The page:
I don’t know why Broadway has become a dumping ground for American Idol contenders. The show (which I love, by the way) is supposed to be a search for the next great American pop star. A Christina Aguilera or Britney Spears—not a Bernadette Peters. So whenever I see that Clay Aiken is starring in Spamalot, or Fantasia is in The Color Purple, or half the cast of Rent is made up of AI rejects, I can’t help but feel bad that Broadway has had to turn to these pop-culture footnotes in order to sell tickets. Last night, American Idol season-five winner Taylor Hicks was absent from his usual role as Teen Angel in the touring production of Grease (it seems he had previous New Year’s plans and will only grace the Orpheum for the Jan. 2-4 performances).
He wasn’t missed.
Teen Angel has one song—about five minutes in the spotlight, then he disappears into the greenroom. And after seeing handsome, blond understudy Preston Ellis woo Kate Chadwick Morgan’s Frenchy during “Beauty School Dropout,” it is hard to even imagine the silver-haired Hicks—known for his soul music—as a seductive crooner. It’s harder to imagine the winner of America’s largest talent contest would go on the road to play this role. Broadway is one thing, but the touring show? At least he is finding work, which is more than some AI alums can say.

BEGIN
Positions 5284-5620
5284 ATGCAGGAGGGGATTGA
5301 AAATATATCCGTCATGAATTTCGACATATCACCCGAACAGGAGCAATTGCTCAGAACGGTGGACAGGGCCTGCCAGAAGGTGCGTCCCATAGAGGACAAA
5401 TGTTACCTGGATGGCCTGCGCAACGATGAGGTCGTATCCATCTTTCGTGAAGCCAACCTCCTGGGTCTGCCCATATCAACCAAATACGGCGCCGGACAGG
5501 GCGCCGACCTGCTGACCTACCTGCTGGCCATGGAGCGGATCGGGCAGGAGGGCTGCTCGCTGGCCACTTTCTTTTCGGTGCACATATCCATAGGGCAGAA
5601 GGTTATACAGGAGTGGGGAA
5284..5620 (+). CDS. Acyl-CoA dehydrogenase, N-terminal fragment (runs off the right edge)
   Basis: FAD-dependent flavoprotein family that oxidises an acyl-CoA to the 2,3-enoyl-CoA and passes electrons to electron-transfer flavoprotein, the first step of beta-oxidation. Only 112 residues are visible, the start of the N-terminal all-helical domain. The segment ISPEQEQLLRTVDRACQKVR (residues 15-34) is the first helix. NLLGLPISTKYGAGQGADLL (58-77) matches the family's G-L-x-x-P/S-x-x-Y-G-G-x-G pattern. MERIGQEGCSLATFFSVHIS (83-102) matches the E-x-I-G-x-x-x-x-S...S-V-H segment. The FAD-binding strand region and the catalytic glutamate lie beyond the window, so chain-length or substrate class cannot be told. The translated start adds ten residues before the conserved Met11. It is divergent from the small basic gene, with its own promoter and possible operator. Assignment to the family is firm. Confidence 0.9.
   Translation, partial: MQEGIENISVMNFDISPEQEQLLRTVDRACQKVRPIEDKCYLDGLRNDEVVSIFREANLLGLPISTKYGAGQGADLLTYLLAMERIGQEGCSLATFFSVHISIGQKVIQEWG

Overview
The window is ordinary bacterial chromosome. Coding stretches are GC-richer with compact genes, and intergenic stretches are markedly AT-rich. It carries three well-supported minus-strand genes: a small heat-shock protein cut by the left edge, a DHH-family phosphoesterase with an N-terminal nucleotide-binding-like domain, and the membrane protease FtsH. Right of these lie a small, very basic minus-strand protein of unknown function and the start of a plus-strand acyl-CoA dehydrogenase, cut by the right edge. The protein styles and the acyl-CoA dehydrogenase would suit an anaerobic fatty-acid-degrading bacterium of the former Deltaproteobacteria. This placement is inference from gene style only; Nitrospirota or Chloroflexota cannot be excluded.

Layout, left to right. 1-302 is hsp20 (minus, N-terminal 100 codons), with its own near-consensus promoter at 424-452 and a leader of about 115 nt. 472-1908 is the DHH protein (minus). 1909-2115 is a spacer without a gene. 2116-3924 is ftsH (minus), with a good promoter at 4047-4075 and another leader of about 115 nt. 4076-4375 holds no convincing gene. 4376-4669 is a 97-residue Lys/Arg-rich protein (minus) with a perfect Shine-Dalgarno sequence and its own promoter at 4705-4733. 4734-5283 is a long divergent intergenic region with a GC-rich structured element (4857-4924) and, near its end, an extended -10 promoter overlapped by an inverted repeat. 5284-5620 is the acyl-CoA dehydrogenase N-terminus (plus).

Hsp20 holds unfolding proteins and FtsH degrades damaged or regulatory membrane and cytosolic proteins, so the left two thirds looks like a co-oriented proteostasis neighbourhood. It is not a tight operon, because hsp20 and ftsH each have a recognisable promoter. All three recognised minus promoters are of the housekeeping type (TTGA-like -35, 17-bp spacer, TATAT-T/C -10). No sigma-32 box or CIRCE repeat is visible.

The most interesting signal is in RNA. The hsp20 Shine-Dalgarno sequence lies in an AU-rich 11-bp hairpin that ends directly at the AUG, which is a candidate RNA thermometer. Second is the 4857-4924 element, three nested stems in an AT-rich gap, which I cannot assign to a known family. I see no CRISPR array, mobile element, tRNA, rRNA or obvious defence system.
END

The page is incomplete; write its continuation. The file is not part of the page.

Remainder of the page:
If the producers were hoping to bring in audiences with the Hicks hook, they didn’t need it. The nearly full Orpheum was onboard from the moment Vince Fontaine (Dominic Fortuna) took the stage to warm up the crowd with a sing- and dance-along to the final bows, which were followed by a Grease medley. I’ve never been a fan of the movie, but I couldn’t help smiling at the young, energetic cast having fun with their roles. It was like each one knew they were being compared to John Travolta, Olivia Newton John, and Stockard Channing, but they were up for the challenge. Eric Schneider as Danny, Emily Padgett as Sandy, Allie Schulz as Rizzo, and David Ruffin’s Kenickie—these are all kids who worked hard for their place on stage. They didn’t win a televised popularity contest; they went to Interlochen and The American Musical and Dramatic Academy and Northwestern University to fine-tune their craft. And while Grease is by no measure an example of fine American theater, the cast made it work—and had fun doing it.
So see Grease if you love the movie, or if you love the music, or if you want to support some up-and-coming musical theater actors. Or, OK, to say that you saw Taylor Hicks live.
Grease continues at the Orpheum through Nov. 4, hennepintheatredistrict.org